• Bring the right equipment. Make sure to bring a dry change of clothes. The clothes you kayaking i always get wet. When you go ashore, change into dry clothes. A windproof jacket and a hat with a brim to protect against the sun are important. You must bring drinking water in sufficient quantity; in the archipelago, drinking water is often in short supply. Make sure to drink continuously during the tour. If you are going to camp, dome tents are preferable, which therefore do not require anchoring in the ground. However, make sure to put in heavier objects or anchor with ropes if possible so that the tent does not blow away when no one is in the tent.
  • If you are paddling in the archipelago, you should avoid dotted fairways as much as possible during the boating season for safety reasons. Traffic can be heavy here and kayaks are very poorly visible. Should you still follow a fairway, make sure to lie just outside the path.
  • Turk kayaks are designed to be loaded. The seal causes the center of gravity to be lowered so that the kayak becomes more stable and has a smoother ride in the water. Pack so that what you need first in the evening is in the innermost part of the kayak and what you need during the day is more easily accessible. What is needed during the actual paddling, e.g. drinking water, rain gear, hat, small treats, fruit should be available in the cockpit. On the aft deck, you can have an extra waterproof bag with extra clothes, a spare paddle and rescue accessories such as a pump and any flotation cushion. All properly secured in the deck lines. Bulky objects on the aft deck, however, make it difficult to get back into the kayak after a capsize and can create wind and wave traps and thus make the kayak less stable, especially in bad weather.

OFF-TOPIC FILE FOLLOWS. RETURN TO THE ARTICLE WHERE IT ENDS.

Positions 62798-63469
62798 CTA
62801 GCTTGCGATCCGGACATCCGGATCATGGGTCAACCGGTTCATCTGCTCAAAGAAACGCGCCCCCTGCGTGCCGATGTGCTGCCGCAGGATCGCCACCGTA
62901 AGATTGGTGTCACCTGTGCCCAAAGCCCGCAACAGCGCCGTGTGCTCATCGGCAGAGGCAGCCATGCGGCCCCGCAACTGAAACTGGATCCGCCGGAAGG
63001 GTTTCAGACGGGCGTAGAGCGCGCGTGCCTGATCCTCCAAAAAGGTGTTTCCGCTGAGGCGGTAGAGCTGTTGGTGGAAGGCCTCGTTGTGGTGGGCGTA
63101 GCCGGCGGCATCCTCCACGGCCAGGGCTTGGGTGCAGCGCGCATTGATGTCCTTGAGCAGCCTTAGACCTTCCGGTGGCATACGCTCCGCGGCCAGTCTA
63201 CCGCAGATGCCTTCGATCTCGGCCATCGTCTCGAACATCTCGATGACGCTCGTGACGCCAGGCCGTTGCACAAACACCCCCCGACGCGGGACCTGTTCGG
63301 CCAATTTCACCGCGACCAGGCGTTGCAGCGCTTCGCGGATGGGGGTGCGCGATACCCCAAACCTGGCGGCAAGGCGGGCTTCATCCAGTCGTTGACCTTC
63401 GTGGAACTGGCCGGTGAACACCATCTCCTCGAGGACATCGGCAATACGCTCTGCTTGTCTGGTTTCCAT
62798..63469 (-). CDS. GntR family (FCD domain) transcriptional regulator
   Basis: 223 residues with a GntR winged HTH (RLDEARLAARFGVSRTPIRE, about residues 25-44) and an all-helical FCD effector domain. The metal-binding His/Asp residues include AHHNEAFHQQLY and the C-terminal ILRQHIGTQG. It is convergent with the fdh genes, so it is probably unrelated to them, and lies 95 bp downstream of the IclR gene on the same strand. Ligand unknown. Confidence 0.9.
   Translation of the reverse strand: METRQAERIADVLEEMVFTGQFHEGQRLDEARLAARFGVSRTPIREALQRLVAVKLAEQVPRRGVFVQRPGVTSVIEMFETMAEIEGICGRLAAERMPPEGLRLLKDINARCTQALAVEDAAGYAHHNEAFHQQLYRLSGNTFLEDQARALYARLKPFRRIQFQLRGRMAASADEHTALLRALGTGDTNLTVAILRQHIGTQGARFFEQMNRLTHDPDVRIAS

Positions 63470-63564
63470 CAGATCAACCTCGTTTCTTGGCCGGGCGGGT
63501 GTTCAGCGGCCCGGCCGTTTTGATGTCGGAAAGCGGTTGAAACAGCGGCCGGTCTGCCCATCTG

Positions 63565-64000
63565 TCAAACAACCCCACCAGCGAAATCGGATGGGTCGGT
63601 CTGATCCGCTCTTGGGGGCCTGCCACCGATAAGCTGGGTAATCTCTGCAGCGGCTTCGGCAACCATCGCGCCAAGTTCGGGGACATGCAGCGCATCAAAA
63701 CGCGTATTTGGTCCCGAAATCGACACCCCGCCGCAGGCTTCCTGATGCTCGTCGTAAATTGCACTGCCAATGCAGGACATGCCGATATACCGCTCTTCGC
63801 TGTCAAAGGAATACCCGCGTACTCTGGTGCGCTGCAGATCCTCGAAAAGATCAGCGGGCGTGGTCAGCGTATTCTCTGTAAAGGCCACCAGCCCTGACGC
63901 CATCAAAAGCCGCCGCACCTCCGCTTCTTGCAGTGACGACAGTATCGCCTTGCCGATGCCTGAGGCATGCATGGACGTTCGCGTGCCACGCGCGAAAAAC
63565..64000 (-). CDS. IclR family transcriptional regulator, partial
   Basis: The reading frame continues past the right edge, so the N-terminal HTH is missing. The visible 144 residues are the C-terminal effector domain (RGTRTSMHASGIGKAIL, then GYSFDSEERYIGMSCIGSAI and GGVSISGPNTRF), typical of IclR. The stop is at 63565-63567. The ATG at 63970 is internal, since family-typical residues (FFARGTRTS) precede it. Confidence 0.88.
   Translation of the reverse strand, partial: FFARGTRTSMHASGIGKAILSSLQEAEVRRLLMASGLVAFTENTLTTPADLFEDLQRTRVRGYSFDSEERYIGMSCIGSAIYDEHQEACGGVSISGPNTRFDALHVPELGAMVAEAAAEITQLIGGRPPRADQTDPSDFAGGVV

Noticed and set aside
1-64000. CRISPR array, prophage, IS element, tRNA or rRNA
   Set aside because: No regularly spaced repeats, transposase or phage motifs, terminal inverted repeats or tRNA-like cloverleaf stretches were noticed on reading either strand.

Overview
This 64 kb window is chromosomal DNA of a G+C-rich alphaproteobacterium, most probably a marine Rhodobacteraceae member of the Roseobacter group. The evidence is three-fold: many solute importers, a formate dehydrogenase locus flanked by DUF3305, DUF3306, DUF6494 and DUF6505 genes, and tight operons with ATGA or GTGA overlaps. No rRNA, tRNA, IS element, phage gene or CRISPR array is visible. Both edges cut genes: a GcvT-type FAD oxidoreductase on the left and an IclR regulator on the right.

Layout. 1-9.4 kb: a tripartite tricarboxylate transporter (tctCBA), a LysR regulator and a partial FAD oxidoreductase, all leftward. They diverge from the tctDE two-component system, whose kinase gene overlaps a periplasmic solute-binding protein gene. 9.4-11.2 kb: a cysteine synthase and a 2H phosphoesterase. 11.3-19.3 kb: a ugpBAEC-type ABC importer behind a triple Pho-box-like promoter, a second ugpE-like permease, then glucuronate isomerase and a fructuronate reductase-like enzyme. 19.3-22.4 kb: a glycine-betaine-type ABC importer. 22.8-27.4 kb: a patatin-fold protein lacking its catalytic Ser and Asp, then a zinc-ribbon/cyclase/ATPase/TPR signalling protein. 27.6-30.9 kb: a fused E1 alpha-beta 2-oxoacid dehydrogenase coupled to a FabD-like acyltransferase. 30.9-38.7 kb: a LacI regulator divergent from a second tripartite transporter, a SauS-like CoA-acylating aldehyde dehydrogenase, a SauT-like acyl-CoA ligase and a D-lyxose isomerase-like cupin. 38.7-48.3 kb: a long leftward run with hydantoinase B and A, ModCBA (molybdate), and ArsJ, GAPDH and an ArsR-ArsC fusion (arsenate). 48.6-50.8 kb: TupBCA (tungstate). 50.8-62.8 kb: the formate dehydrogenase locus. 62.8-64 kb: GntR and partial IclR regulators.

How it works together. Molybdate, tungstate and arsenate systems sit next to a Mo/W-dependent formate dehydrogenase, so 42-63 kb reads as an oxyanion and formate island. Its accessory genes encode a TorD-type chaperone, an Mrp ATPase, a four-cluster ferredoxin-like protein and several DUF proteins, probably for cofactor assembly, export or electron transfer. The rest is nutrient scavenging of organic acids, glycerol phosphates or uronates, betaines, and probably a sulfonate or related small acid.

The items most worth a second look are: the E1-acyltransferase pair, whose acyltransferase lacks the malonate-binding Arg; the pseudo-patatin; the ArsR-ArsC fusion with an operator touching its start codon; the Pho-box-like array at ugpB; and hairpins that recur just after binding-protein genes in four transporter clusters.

• Have a lanyard between the paddle and the kayak. If for some reason you lose the paddle, all you have to do is pull the rope and you will have the paddle back. Otherwise, the paddle easily floats out of reach. Without a paddle, you're in big trouble.